2021 AU summit begins

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Harare (New Ziana) – The 34th virtual summit of the African Union (AU) Heads of State and Government opened on Saturday with outgoing chairperson, South African President Cyril Ramaphosa commending the robust response by the continental body in the fight against COVID-19 in Africa.

President Emerson Mnangagwa was also among several leaders who attended the opening day of the virtual summit.

In his opening address, the outgoing chair said the meeting came at a time when the continent, and the world was engaged in an unprecedented struggle against the COVID-19 pandemic.

He said the disease had caused great suffering and hardship across Africa and had not only become a severe health emergency but also a grave economic and social crisis.

President Ramaphosa said the pandemic had deepened global inequality and was also threatening to set back progress towards the achievement of the Sustainable Development Goals.

But despite the seemingly insurmountable challenges, President Ramaphosa said Africa had performed beyond expectations in dealing with the disease.

“Despite the upheaval caused by this disease, our response as a continent has been about partnership, resilience, innovation and the sharing of strategies and resources. The people of this continent have shown themselves to be resourceful and agile,” he said.

“Significantly, this pandemic has demonstrated the importance and the value of our continental body, the African Union. It is through the structures of the AU that we have been able to drive a collective response to this crisis, marshalling resources for the benefit of all, and striving to ensure that no country is left behind.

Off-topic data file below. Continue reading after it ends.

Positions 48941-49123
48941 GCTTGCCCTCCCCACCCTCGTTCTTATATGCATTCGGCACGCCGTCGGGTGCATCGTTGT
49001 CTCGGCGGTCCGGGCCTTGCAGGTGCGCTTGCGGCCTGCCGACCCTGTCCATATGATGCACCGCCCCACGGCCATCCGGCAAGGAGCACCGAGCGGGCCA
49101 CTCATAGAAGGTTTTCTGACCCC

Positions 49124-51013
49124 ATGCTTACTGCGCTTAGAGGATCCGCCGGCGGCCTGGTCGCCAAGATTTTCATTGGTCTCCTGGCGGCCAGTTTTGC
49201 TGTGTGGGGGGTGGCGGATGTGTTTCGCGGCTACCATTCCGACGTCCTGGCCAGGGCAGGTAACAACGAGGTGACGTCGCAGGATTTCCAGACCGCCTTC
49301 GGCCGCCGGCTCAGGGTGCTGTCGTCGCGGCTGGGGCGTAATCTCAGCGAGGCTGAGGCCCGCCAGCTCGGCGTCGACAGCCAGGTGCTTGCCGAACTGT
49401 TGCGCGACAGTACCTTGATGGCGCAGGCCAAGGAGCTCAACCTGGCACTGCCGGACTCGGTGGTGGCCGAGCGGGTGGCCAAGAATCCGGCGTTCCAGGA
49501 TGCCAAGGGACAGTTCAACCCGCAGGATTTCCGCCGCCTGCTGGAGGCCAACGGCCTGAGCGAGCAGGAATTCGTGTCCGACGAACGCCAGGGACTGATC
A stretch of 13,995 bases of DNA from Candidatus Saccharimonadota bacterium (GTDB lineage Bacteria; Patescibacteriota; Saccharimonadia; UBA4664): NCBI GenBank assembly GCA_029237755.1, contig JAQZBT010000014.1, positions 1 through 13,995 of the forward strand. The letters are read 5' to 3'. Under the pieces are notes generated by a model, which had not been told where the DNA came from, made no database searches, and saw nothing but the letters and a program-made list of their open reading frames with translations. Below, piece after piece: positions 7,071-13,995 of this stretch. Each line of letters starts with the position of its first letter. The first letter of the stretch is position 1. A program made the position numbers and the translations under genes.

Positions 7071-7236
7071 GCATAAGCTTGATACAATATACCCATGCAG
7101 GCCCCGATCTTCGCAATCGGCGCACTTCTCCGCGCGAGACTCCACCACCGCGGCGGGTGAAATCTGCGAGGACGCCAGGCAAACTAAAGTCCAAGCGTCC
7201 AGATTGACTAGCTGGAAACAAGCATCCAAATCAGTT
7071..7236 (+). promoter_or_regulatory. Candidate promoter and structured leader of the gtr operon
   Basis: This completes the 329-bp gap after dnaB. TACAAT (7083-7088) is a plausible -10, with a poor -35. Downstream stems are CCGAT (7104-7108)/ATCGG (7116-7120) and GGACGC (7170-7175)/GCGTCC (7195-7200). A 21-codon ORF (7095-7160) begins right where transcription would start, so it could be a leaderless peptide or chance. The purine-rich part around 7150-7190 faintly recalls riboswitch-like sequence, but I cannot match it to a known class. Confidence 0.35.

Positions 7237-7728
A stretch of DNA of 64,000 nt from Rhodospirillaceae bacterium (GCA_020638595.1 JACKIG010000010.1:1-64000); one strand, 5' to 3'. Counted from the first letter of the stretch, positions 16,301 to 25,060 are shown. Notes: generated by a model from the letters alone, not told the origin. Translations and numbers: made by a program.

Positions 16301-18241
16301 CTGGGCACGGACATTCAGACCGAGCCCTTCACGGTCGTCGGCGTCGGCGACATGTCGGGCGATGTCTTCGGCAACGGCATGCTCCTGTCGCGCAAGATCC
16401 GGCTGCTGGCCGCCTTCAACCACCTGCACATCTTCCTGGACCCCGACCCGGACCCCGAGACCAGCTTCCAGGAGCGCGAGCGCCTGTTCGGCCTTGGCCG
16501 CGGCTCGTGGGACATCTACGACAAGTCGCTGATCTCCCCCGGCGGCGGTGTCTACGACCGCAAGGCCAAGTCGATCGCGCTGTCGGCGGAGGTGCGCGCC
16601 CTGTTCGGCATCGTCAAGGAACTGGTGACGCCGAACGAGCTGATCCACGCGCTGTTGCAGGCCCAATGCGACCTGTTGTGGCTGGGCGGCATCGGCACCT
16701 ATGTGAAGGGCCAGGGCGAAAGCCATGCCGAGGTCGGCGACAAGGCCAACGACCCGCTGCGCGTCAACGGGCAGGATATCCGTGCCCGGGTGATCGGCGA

“As we prepare for the massive task of vaccinating our populations against COVID-19, we are looking to the AU and its partners to provide the assistance and support we need.”

President Ramphosa said several other achievements had also been recorded during the COVID-19 impacted 2020.

Chief among the achievements was the operationalisation of the African Continental Free Trade Area.

“We know that COVID-19 is not yet defeated, and that there will be difficult times ahead, but we draw encouragement from the great opportunities that the AfCFTA presents for the growth, development and prosperity of our continent,” he said.

“We also draw encouragement from the progress we have made in bringing peace and stability to parts of the continent that have long been plagued by conflict. We know that there is still a long road to travel to silence the guns in Africa, but we have shown that we are both determined and capable of achieving that goal.”

Meanwhile, President Ramaphosa relinquished his role as chair of the AU to President Felix Tshisekedi of the Democratic Republic of Congo.

The African Union theme for 2021 is “Arts, Culture and Heritage: Levers for Building the Africa We Want.”

During the summit, African leaders are expected to consider some of the continent’s pertinent issues related to the selection of the senior leadership of the African Union Commission.

Positions that will need to be filled include the Chairperson of the AU Commission, deputy-chairperson and six commissioners of the AUC.

The summit is also expected to consider and adopt, among others, the report of 38th Ordinary Session of the Executive Council; a report on the institutional reform process of the AU and a progress report on the AU’s response to COVID-19 pandemic in line with the Continental Strategy on COVID-19, among other items.
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